City councilors in Meriden, Conn., recently voted to remove a 2007 ban on check-cashing businesses, which it agreed to allow to operate in gas station/convenience stores larger than 1,500 square feet. The decision sparked protest from members of the local chamber of commerce and economic development board, who complained that lifting the ban would promote neither financial literacy nor economic development.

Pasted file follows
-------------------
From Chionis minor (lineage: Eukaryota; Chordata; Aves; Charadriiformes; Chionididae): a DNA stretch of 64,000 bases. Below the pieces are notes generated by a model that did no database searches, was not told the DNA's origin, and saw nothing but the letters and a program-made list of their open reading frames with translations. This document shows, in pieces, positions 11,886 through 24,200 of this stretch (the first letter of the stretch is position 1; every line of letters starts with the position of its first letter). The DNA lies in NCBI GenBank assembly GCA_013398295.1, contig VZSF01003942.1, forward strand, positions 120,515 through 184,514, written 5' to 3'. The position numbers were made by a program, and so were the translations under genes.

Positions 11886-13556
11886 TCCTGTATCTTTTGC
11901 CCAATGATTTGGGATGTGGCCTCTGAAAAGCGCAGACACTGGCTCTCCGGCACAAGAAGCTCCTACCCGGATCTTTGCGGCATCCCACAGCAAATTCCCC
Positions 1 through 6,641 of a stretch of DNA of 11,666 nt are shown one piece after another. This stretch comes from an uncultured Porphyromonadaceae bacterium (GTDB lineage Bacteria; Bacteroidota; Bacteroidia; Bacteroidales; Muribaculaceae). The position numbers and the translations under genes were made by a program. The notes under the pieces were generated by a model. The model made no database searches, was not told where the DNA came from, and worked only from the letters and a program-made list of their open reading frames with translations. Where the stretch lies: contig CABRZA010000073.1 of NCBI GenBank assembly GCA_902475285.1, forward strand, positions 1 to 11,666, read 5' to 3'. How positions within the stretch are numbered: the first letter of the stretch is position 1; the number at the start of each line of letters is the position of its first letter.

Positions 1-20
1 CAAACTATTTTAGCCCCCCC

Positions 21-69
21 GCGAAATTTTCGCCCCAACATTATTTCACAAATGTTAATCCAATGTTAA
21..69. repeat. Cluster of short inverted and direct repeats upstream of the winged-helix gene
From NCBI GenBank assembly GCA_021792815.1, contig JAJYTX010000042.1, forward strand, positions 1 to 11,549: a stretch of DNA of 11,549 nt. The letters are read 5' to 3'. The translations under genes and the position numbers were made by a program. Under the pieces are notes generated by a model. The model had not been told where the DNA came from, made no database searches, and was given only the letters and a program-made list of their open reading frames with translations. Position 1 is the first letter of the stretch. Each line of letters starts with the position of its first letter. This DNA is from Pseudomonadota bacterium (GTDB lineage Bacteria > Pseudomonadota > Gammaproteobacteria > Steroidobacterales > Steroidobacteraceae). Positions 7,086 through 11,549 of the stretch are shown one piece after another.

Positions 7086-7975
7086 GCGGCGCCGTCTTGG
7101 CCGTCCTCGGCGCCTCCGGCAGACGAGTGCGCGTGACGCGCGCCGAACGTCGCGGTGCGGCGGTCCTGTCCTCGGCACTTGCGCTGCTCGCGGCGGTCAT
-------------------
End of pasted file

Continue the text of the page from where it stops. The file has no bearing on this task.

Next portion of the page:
Sean Moore, who presides over both groups, argued that the same consumers who pay fees for check-cashing services are probably paying the same businesses for money orders when there are other options available that cost significantly less. "This is the antithesis of any economic development," he declared. In an editorial piece, Tami Christopher -- who teaches a Middlesex Community College course on financial literacy -- wrote that expanding check cashing "sends the wrong message about the kind of community most responsible, civic-minded, tax-paying families in Meriden work so hard to support and encourage."